EU Referendum

A popular feeling of alienation


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Frederick Forsyth did a piece last Wednesday about the evils of "the establishment" which, he writes, "runs the country and has done for centuries".

This is the sort of thing Forsyth can toss off in his bath without even breaking sweat, and it might have been more interesting if he had got past the clichés and looked a little harder at the dynamics that keep his "establishment" in power and the people under control.

Jim Greenhalf has been doing just that, thinking that some of the problems can be put down to a "national identity crisis", which stretches from before we joined the EEC to the current day, a period during which this organisation has had almost as many incarnations as Shakespeare's seven ages of man.

But with the help of a very interesting document known as FCO 30/1048, he has concluded that the identity crisis has been a distraction. While the nation was getting knotted up over identity, a huge amount of national sovereignty has been sheered away from the white cliffs of Dover, deliberately not accidentally.

What has vanished, says Jim, is not the national character. Quoting from FCO 30/1048, we are told by distant foreign office scribes that the British are all deeply conscious through tradition, upbringing and education of the distinctive fact of being British.

In a document written by anonymous officials in 1971, they tell us that, "given our island position and long territorial and national integrity, the traditional relative freedom from comprehensive foreign, especially European alliances and entanglements, this national consciousness may well be stronger than that of most nations".

When "sovereignty" is called into question in the debate about entry to the Community, these anonymous officials say, people may feel that it is this "Britishness" that is at stake. Hence Rippon's then pointed question: "are the French any less French?" for their membership (of the EEC).

Nevertheless, these officials were predicting that entry to the Community would mean major change, and that it was "natural and inevitable that this should be disliked and resisted by many".

But, "as a middle power" we are dependent on others "both for the effective defence of the United Kingdom and also for the commercial and international financial conditions which govern our own economy". Thus, the task will not be to arrest this process of "accommodation and alliance over large areas of policy, domestic as well as external". To do so would be "to put considerations of formal sovereignty before effective influence and power".

Instead, to counter the "popular feeling of alienation from government", our masters had then determined that "strengthened local and regional democratic processes within the member states and effective Community regional economic and social policies" would be "essential".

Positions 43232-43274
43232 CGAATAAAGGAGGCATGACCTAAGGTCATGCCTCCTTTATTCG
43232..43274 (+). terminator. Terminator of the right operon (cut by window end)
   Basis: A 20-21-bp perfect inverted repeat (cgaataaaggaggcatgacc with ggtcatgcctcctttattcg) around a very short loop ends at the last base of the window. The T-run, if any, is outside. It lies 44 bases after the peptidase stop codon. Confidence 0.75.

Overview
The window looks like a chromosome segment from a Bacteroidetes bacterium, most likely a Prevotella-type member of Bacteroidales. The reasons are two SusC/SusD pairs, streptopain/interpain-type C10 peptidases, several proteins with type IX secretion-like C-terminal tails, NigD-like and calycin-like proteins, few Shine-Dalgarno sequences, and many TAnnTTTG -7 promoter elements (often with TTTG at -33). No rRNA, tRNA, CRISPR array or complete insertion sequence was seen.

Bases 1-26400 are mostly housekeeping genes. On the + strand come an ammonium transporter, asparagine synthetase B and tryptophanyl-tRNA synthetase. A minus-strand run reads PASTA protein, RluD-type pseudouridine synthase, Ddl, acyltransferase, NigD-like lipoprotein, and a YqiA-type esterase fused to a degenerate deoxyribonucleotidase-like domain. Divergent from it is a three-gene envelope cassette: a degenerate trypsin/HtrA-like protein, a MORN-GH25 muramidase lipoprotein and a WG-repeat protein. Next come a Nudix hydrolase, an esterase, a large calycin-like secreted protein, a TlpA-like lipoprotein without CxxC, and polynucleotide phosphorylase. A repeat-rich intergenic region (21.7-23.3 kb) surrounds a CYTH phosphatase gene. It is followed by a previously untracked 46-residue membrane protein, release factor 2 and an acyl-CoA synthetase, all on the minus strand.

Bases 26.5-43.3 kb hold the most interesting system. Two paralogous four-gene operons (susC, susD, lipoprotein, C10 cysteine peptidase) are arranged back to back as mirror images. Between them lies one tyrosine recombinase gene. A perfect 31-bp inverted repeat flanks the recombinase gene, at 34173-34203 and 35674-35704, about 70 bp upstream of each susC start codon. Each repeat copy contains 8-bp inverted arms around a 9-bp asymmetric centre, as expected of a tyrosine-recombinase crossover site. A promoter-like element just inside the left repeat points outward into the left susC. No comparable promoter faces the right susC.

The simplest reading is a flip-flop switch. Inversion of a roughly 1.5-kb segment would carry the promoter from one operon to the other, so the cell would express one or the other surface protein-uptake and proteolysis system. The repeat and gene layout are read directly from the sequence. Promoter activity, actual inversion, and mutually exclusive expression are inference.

In a literary turn that I cannot match, Jim then refers to Dostoyevsky who, in his Brothers Karamazov, published in 1879, had already told us that mankind as a whole has always striven to organise a universal state. There have been many great nations with great histories, but the more highly they were developed the more unhappy they were, for they felt more acutely than other people the craving for world-wide union.

In his book, Dostoyevsky's Grand Inquisitor describes how a select group of 100,000 will run the lives of thousands of millions by taking away the anxieties that come with freedom. Ruled by Miracle, Mystery and Authority, the masses will be allowed to work and play and sin, strictly under the control of these religious Bolsheviks.

And so says Jim, the dictatorship of the proletariat has moved westwards. For the time being at least, for all empires fall eventually, we take our orders from a governing class of federal technocrats.

Thus, while the existential crisis of who we are and what we believe is, like the poor, always with us, the carving away of sovereignty, however you define it in relation to power and authority, is a twentieth century decision. The deliberate and progressive erosion of sovereignty, like gum recession, has weakened the teeth of the British bulldog. And, in a final barb, we are warned that there is no point in seeking assurance from Churchill. In his time, this was a man who suggested an international air force.

Emerging from this dissertation, therefore, is the sense that things are catching up with us. FCO 30/1048 was a prediction, a warning that a "popular feeling of alienation from government" would ensue from our membership of that is the EU. And we cannot avoid noting that the idea of giving us elected mayors is one of the militating strategies.

The one comfort we can get from all this is that our current feeling of alienation is neither perverse nor untoward. It was predictable, predicted – and it has come to pass.